Feeds

Privacy 'Dark Ages' force activist rethink

Resistance isn’t futile

  • alert
  • submit to reddit

Protecting users from Firesheep and other Sidejacking attacks with SSL

Privacy activists need to change tactics to adapt to changing public attitudes, a leading campaigner said Thursday. Simon Davies, a director of Privacy International, said campaigners need to win the argument by force of evidence rather than assuming that people naturally guard their privacy against government encroachment, an assumption he said is no longer valid.

If "logic and common sense" fail to shift public policy then "well placed" technicians might be prepared to sabotage invasive projects, Davies predicted. He said government moves to systematically profile and monitor its citizens have inflamed techies - even though the public at large remain indifferent. Government surveillance efforts predate the 9/11 terrorist attacks and include many projects (such as Britain's ID card scheme) of questionable utility.

Davies used to believe the need to guard personal privacy against invasion was a self-evident truth. But public willingness to accept ubiquitous CCTV camera coverage, ID cards and similar projects show most people no longer really care about privacy, even in countries such as the Netherlands which saw mass protests against something as low key as a government census 20 years ago.

Attitudes have changed, Davies told delegates during a keynote at the Black Hat security conference in Amsterdam on Thursday. "People are prepared to hand over their private information in return for promises of a better and safer world," Davies said. "We're seeing the most invasive systems in world history with practically no reaction."

He said that this "communitarianism" doctrine means people are prepared to yield rights providing governments are more accountable. Davies sees little evidence of a greater public good from government protects that encroach on personal privacy. Creating unified government databases of citizen records increases the risk of ID theft. Monitoring the activities of citizens does little to frustrate terrorist activity. Privacy International’s list goes on.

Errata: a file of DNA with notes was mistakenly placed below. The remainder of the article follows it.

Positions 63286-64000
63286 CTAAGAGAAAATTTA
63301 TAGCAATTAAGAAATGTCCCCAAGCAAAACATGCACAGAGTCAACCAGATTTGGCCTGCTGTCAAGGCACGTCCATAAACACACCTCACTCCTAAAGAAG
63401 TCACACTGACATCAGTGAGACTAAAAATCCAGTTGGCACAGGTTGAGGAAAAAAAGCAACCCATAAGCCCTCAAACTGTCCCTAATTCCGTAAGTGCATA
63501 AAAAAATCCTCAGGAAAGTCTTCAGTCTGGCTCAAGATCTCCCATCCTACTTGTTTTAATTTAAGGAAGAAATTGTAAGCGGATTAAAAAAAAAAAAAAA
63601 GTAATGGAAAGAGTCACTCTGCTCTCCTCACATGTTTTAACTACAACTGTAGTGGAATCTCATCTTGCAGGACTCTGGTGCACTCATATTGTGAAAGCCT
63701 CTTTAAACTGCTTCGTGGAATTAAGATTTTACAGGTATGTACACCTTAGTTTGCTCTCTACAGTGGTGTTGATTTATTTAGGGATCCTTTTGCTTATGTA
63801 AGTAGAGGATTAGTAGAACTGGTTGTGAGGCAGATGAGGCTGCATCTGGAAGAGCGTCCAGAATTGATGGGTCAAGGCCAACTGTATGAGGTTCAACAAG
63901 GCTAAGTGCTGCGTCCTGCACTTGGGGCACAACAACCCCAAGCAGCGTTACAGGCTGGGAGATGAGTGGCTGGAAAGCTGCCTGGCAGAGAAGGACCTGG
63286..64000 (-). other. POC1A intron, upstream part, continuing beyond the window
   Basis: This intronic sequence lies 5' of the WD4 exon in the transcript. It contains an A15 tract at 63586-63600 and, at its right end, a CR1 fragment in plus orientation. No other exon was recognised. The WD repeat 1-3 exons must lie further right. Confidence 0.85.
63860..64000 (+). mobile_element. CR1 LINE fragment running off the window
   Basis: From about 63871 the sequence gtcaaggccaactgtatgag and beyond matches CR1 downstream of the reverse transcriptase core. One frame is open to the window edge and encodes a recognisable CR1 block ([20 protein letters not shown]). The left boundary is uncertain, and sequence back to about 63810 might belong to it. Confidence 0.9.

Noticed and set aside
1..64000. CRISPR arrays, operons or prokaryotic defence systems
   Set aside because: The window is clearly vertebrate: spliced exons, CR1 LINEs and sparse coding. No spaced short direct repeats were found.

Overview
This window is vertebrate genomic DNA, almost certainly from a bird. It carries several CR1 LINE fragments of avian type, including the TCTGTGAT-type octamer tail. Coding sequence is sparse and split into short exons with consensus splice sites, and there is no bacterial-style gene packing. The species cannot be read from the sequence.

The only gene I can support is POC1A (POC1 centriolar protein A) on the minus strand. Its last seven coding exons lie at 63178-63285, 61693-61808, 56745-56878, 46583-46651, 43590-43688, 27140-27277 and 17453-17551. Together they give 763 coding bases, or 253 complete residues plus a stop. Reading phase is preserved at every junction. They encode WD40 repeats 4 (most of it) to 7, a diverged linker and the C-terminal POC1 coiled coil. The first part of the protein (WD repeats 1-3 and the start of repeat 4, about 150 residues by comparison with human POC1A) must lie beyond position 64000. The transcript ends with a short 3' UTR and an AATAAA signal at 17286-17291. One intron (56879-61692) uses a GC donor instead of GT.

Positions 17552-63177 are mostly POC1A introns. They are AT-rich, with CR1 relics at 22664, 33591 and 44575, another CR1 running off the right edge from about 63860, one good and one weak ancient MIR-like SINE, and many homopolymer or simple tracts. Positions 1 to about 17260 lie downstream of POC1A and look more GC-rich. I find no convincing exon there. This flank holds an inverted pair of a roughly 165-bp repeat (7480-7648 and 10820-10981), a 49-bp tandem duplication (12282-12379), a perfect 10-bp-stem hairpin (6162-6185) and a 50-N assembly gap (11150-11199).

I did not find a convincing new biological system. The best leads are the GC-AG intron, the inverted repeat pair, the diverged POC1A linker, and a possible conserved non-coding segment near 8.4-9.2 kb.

"We are living through an aberration of history - a dark ages for personal privacy," Davies commented. Instead of simply warning people about how much data government and private companies hold on citizens, Privacy International is changing tactics by commissioning independent research, such as a recent ID cards study from the London School of Economics.

"If logic and common sense doesn't prevail within five years then well-placed techies may be tempted to resort to 'guerrilla warfare' tactics. We’ve talking about a resistance – along the lines of what happened in France in World War II - not wild-eyed activists," Davies said.

Related stories

Security and interop issues cause EU biometric passport delays
NHS chief cans patient control over health record access
Select Committee criticises ID Cards Bill
ID theft is inescapable

The next step in data security

More from The Register

next story
Israeli spies rebel over mass-snooping on innocent Palestinians
'Disciplinary treatment will be sharp and clear' vow spy-chiefs
Infosec geniuses hack a Canon PRINTER and install DOOM
Internet of Stuff securo-cockups strike yet again
THREE QUARTERS of Android mobes open to web page spy bug
Metasploit module gobbles KitKat SOP slop
'Speargun' program is fantasy, says cable operator
We just might notice if you cut our cables
Apple Pay is a tidy payday for Apple with 0.15% cut, sources say
Cupertino slurps 15 cents from every $100 purchase
YouTube, Amazon and Yahoo! caught in malvertising mess
Cisco says 'Kyle and Stan' attack is spreading through compromised ad networks
Hackers pop Brazil newspaper to root home routers
Step One: try default passwords. Step Two: Repeat Step One until success
Greater dev access to iOS 8 will put us AT RISK from HACKERS
Knocking holes in Apple's walled garden could backfire, says securo-chap
prev story

Whitepapers

Providing a secure and efficient Helpdesk
A single remote control platform for user support is be key to providing an efficient helpdesk. Retain full control over the way in which screen and keystroke data is transmitted.
Saudi Petroleum chooses Tegile storage solution
A storage solution that addresses company growth and performance for business-critical applications of caseware archive and search along with other key operational systems.
Security and trust: The backbone of doing business over the internet
Explores the current state of website security and the contributions Symantec is making to help organizations protect critical data and build trust with customers.
Reg Reader Research: SaaS based Email and Office Productivity Tools
Read this Reg reader report which provides advice and guidance for SMBs towards the use of SaaS based email and Office productivity tools.
Security for virtualized datacentres
Legacy security solutions are inefficient due to the architectural differences between physical and virtual environments.